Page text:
19.8.08

AUGMENTING RAILROAD AWARENESS. With higher fuel prices and air carrier retrenchments, where there's a passenger train, there will be people. When the passenger train has a steam locomotive, there will also be spectators. June's rains forced a postponement of the Milwaukee 261 reprise of the Wisconsin Dells excursion from late June until last weekend. There was a bit of rain on Sunday morning, but most of the ride was under sunny conditions. This engine was never streamlined, although the solid pilot does add a hint of speed, and it contrasts well with the stays on the Sixth Street viaduct.


We made a good start from Milwaukee and a good assault of the ridge west of Wauwatosa. The dispatcher sent us on the more steeply-graded line which caught many Brookfield-area trainspotters by surprise. (Your best bet to railfan a rare move is to wait at Elm Grove or at Brookfield rather than attempt to outguess the dispatcher on the split-grade.) Then we started to roll, as this video of Oconomowoc attests.



This trip, unlike the one offered two years ago, did not make servicing stops in Columbus, or at Portage westbound. We did stop in the Wyocena siding to adjust sticking brakes. Despite that stop, the train reached Wisconsin Dells five minutes before the planned 11.30 arrival. Here's the traditional view of a Hiawatha leaving Wisconsin Dells. I was at lunch when the eastbound Empire Builder went through. It reached Chicago five minutes late that Sunday.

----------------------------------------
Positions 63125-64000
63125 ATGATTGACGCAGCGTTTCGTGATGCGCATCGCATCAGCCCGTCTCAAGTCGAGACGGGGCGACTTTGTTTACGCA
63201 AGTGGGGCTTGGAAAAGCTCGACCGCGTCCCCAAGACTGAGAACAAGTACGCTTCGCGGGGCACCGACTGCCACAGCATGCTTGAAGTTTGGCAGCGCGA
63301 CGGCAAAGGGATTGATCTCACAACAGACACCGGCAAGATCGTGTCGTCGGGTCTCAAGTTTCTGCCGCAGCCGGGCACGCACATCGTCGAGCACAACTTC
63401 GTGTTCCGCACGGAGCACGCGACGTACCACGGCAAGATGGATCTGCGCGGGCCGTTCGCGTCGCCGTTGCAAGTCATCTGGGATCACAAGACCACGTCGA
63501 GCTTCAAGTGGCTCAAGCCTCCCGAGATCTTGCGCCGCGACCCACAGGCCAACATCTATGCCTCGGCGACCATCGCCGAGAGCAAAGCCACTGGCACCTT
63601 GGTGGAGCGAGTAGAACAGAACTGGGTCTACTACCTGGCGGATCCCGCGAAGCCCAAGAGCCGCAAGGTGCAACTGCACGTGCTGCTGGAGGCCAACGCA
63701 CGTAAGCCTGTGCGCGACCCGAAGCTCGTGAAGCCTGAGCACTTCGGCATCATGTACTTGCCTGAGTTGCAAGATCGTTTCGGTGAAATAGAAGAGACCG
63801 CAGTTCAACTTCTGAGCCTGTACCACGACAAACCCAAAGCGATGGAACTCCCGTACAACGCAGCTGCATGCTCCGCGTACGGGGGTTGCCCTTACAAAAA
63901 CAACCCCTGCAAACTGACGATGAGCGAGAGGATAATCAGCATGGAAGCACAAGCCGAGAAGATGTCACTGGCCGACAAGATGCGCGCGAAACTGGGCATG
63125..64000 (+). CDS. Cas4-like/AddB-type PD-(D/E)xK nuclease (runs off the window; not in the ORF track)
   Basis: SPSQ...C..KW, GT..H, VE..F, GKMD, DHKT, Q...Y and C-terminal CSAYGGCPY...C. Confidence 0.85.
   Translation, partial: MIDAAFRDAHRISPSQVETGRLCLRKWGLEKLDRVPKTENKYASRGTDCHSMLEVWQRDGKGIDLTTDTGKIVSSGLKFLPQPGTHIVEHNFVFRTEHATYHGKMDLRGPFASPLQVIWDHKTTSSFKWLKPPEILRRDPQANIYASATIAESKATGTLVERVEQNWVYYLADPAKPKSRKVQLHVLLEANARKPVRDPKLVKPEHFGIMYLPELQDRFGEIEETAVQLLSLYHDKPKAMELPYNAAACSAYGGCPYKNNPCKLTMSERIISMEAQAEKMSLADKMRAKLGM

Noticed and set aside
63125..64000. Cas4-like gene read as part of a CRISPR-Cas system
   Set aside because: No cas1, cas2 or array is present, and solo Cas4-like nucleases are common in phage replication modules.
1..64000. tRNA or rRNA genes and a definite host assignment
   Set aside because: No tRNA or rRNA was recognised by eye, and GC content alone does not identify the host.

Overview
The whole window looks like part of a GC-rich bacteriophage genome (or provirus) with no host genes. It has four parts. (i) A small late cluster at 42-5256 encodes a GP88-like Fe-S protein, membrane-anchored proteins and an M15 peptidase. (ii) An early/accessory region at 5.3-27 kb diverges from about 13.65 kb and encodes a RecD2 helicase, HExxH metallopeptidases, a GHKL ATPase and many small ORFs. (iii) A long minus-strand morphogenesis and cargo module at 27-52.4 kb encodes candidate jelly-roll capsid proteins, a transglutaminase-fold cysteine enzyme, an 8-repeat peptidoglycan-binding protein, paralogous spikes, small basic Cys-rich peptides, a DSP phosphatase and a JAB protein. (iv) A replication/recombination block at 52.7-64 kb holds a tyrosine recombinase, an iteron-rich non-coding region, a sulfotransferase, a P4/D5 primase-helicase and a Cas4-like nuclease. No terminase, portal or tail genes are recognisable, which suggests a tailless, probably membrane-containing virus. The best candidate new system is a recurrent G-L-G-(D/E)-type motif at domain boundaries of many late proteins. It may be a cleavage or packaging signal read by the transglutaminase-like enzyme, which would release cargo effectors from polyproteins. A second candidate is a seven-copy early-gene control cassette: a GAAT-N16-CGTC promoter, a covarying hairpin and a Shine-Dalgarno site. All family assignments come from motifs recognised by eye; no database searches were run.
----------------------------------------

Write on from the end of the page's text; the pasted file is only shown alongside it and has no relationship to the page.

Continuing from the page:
The 261 organization has now supplied information about those Boston and Maine-looking coaches. They are Pennsylvania Railroad Congressional series coaches that Amtrak rebuilt as 76 seat "Clocker" cars for the service that officially wasn't commuter trains between New York and Philadelphia.

There's enough time in the Dells for one of the short boat cruises, or a leisurely lunch, but not both. The way the train and the railroad performed, a faster timing or a timing with a later Dells departure are possible. One of the passengers, a gentleman with railroad experience, told me Canadian Pacific was extending sidings and replacing the second track on the line west of Brookfield.

The New Lisbon trip appeared to be well-patronized, and it returned with time to spare to board and get underway for Portage, where a servicing stop had been planned.

A passenger pointed out this crime scene facing the tracks across Oneida Street. There's no such thing as getting away from it all.


Once the servicing is finished, the train leaves Portage. It is fitting that the servicing stop is at Portage, which was the east end of the fastest scheduled steam timing in the world, Sparta to Portage with the Morning Hiawatha.



We took siding west of Watertown for a freight train. At Nashotah, the westbound Empire Builder was waiting for us. We probably put on quite the show for its passengers. The show continued past Pewaukee Lake. Look closely, you'll see the pirate on a pier, and some new rip-rap suggesting the severity of the rain in June.



Despite some extremely slow running from Hawley Road east to Milwaukee, our arrival was at 5.25 against the expected 6 pm. Chicago passengers, if any, would have been able to catch the 5.45 Hiawatha.

Thus ended a pleasant late-summer train ride, and some of the train crew were talking about seeing us all next year.

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